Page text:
12th April 2021 Blog

Black Thrive: Researching the impacts of Covid-19 on Black people in Lambeth

Employment • Peer research • Racial equity •
A still from a video of a man talking to camera, with the title reading

In the first blog for our Black Thrive employment project evaluation, a peer researcher shares their experiences on camera.

Achille Crawford

I joined McPin during the summer last year to begin a new start as a Community Peer Researcher on the Black Thrive Employment Project. My role involved working on An Equitable Recovery from Covid-19.

This is a study, focussed on Lambeth, that aims to understand the experiences of Black people during the coronavirus pandemic and what would be needed to support community-wide recovery in its aftermath.

Today, I’m going to tell you about my initial experiences, so that hopefully you can get a better understanding of what we do here at McPin.

Early last year, as we are all now aware, coronavirus changed the course of not only the year itself but also the future to come.

One of the many impacts it has had is on employment. Many businesses have struggled to cope during the pandemic and have had to let go of some staff or stop functioning completely. Other businesses have continued to operate, but in some cases, where people are eager to see sustained results despite this tough economic time, this has put added pressure on remaining staff.

We believed that if we could better understand and assess how the pandemic was affecting individuals, we could work to minimise its negative impacts and discover valuable insights that could be beneficial to the community.

A community-based approach

We used a community peer research approach as part of this study, to help us to gather more relevant and meaningful information. This involved recruiting researchers, like myself, from the community being researched and sourcing research participants organically from our own contacts. Doing this helped us build rapport and trust with those being interviewed.

Once all the interviews were carried out, we analysed people’s responses to identify important themes and how these themes linked together. These included: employment, race, emotional responses, job centre efficiency, inequality, lifestyle change, mental health and wellbeing.

Interestingly, this often generated more questions than answers. However, this is still an achievement, as the purpose of research is not just to find answers, but also to understand where we lack knowledge and can investigate further.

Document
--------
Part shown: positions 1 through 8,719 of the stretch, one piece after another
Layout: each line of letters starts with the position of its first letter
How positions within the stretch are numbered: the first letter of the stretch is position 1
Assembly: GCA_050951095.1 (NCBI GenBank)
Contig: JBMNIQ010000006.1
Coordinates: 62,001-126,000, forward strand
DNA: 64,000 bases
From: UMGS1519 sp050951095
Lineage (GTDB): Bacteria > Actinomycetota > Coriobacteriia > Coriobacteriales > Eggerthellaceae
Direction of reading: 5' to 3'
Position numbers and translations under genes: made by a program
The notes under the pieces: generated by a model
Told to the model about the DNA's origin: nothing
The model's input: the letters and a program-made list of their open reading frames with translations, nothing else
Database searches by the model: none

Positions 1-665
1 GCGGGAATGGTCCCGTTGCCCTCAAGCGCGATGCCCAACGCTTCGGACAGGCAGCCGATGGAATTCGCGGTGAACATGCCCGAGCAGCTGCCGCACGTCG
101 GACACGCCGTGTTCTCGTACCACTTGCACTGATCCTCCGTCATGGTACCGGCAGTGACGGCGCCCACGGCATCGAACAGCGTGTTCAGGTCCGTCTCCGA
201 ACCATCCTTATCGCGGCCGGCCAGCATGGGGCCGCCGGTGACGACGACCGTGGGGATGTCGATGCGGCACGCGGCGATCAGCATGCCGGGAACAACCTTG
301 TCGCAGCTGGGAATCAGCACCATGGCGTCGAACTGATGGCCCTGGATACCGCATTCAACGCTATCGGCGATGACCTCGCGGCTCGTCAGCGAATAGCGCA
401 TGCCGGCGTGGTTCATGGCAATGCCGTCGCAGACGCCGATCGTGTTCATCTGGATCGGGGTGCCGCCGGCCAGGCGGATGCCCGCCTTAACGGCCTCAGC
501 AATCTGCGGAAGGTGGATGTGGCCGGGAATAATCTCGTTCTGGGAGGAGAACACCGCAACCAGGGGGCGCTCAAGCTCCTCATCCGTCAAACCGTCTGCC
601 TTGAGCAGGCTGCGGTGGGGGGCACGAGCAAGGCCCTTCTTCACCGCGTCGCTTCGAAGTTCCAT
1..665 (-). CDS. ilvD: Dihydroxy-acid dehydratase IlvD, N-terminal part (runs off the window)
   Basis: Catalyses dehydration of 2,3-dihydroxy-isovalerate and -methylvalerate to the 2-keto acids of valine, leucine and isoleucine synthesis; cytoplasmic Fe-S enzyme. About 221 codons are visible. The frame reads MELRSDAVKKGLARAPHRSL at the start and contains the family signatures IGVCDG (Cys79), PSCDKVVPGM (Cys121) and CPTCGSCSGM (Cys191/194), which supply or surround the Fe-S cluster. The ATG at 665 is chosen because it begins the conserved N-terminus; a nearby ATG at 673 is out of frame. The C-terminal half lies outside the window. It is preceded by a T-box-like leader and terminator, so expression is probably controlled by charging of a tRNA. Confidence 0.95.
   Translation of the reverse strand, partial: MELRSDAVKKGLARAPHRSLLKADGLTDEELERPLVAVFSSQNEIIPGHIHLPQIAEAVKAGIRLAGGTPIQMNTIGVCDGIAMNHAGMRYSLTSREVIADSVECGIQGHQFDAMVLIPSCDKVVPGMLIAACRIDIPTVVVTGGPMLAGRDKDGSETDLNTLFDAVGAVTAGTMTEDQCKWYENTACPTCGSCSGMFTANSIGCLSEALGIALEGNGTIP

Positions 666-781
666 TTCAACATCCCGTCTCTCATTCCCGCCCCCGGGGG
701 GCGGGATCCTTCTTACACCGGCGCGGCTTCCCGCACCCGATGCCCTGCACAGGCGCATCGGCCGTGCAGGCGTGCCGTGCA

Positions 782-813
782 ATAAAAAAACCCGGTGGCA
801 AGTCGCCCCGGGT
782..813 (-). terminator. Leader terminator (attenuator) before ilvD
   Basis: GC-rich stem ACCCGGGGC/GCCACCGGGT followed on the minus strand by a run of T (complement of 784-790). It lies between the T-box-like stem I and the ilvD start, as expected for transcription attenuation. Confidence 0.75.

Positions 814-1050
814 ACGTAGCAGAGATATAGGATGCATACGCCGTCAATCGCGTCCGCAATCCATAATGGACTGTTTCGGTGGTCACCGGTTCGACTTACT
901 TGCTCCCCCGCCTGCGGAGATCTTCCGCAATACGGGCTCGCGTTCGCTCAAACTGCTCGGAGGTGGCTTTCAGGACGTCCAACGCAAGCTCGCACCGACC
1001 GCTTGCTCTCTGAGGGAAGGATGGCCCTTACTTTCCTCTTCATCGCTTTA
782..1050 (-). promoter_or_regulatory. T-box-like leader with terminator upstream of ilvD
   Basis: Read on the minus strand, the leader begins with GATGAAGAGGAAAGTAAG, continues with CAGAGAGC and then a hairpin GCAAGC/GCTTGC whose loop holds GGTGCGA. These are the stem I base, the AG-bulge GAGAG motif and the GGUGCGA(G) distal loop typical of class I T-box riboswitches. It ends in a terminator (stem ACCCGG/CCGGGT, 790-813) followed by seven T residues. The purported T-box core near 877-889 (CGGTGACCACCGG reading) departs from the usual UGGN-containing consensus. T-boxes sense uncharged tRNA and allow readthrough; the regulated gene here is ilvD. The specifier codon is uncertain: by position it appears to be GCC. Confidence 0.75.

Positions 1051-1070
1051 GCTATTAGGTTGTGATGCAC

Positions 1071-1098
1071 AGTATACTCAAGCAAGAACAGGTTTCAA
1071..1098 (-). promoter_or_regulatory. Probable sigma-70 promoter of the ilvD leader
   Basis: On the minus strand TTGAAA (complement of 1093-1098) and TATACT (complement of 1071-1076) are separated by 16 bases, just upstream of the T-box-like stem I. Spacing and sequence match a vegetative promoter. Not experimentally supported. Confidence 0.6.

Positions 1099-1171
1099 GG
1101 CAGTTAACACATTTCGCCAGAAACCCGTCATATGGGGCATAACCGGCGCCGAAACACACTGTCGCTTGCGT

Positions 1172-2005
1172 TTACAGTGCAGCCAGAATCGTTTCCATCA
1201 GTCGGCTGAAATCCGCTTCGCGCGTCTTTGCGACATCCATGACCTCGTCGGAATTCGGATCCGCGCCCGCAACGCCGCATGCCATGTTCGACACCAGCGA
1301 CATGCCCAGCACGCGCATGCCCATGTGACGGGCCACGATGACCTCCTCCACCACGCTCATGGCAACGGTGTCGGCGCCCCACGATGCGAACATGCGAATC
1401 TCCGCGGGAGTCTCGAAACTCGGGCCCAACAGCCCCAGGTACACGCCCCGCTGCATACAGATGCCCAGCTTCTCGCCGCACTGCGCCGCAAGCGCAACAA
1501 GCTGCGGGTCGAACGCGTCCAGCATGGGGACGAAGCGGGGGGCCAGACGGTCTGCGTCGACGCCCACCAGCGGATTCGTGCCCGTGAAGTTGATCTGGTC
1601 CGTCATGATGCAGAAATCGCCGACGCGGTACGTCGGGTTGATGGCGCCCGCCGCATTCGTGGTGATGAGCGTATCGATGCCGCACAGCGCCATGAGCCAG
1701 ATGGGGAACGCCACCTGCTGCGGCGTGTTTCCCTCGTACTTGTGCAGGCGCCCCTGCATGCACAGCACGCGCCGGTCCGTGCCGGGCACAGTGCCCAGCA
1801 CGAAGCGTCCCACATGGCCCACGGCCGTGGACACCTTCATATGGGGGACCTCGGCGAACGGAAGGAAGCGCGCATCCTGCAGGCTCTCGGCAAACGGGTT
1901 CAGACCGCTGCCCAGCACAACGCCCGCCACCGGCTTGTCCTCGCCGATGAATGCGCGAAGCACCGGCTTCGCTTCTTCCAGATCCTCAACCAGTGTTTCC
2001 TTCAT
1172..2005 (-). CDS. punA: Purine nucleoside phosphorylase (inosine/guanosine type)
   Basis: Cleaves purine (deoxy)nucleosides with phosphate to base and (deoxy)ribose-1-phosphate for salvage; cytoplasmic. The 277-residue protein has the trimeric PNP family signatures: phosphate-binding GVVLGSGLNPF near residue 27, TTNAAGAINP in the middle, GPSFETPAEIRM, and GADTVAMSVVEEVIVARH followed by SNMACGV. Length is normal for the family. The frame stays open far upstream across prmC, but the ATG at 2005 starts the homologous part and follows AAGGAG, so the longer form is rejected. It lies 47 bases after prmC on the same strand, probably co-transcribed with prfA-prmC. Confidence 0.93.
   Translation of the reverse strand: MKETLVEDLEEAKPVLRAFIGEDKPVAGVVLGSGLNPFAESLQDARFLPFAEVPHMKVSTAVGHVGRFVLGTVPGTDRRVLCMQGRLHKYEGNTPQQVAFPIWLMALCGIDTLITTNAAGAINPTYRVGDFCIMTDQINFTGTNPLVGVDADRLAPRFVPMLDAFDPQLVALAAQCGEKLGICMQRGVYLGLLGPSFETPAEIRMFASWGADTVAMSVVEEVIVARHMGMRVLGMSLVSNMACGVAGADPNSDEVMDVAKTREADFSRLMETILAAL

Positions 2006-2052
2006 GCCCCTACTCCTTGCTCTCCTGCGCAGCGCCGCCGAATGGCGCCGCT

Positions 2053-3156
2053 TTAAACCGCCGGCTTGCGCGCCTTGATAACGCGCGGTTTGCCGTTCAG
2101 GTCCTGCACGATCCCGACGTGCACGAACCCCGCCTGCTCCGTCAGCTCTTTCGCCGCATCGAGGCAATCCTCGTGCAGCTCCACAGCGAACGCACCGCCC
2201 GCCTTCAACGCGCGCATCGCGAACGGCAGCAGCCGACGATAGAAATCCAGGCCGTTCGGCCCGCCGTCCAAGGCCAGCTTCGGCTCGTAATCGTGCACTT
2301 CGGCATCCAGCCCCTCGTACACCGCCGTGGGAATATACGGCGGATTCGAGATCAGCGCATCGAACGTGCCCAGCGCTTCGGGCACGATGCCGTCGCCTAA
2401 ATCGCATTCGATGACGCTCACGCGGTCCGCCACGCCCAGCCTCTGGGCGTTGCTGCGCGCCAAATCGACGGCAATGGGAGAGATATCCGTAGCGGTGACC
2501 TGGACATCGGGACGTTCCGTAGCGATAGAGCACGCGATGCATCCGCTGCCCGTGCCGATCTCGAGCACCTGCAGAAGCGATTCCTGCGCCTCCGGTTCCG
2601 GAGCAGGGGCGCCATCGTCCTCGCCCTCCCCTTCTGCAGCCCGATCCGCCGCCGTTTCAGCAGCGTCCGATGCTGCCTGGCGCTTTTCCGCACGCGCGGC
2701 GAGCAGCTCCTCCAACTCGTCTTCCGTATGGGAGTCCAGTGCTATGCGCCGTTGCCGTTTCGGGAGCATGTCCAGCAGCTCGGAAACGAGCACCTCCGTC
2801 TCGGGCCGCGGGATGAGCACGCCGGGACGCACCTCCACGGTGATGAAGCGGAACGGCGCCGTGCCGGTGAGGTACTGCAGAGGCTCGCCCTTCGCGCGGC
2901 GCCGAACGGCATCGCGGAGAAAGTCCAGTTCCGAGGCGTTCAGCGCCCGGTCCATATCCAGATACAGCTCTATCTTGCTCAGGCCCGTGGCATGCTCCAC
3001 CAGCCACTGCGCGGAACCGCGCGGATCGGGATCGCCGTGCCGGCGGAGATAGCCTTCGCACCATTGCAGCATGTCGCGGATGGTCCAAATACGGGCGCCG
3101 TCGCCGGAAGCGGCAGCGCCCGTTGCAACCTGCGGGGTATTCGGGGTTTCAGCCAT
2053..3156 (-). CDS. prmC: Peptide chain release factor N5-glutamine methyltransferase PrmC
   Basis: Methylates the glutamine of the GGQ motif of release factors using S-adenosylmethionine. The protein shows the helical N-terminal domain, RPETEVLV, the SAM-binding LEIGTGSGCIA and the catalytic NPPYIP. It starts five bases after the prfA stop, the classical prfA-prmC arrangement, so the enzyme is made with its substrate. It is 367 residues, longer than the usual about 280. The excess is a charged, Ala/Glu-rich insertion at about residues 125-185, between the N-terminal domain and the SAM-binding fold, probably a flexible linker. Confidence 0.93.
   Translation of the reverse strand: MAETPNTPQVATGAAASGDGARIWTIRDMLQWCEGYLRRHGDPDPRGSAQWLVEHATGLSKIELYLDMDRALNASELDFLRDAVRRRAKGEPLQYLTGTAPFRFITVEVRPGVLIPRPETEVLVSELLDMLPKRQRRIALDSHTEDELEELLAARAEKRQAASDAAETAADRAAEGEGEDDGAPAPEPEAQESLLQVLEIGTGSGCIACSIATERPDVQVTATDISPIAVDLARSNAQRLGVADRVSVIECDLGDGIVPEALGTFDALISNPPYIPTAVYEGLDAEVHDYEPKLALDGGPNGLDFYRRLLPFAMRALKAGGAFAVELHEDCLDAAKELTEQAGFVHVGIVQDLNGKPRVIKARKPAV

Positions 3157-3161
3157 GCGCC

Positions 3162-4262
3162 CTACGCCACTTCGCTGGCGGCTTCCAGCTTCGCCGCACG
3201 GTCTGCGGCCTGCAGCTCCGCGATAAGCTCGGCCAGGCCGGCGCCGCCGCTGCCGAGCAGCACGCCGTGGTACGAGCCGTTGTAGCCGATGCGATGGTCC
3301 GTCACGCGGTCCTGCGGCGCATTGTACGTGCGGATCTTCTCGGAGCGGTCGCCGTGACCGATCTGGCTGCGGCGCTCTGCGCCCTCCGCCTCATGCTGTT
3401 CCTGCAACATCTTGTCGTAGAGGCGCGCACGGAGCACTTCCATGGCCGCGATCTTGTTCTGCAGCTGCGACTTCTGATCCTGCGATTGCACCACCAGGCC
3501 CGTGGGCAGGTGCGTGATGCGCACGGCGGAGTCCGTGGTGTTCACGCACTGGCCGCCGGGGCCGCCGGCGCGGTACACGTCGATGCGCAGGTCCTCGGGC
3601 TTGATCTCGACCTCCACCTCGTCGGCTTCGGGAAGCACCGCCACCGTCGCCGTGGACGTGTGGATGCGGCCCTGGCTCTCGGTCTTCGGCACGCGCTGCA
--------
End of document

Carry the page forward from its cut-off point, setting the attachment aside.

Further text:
Overall, the project successfully helped us to gain a better understanding of the public’s concerns regarding mental health and employment, and what could be done to improve this.

For example, improving the functionality of the job centre or creating a system with more aftercare once a person with experience of mental health issues begins a job.

We also identified what the community believes are barriers to gaining meaningful employment, such as lack of opportunity, race, economic struggles, relationships, mental health, and how individuals coped with the stress of the drastic change in lifestyle imposed by the pandemic.

Looking forward, we explored what the community might look like after the pandemic and how we can return to not just how it was before, but to a better system with more support and opportunities for meaningful employment.

A great sense of job satisfaction

We have a long way to go before we can see the full impact of the pandemic on our job market, both locally and nationally. However, we hope that our work will be valuable in helping us understand how best to navigate these impacts.

The experience of working on the Black Thrive Employment Project has also been greatly valuable to me personally. It’s the first project that I’ve worked on and everyone at McPin has been extremely welcoming, offering extensive additional training and assistance whenever needed.

I have really enjoyed my experience with the organisation so far, and I feel a great sense of job satisfaction – both from being part of this team and by being able to have a meaningful contribution to research.

Achille Crawford is a Trainee Evaluator at McPin. He worked on An Equitable Recovery from Covid-19 as part of the Black Thrive Employment Project as a Community Peer Researcher.

This is the first of three blogs in a series about the Black Thrive Employment project – you can see the other two below. To read more about this research, please visit the project page here.

Black Thrive Employment Project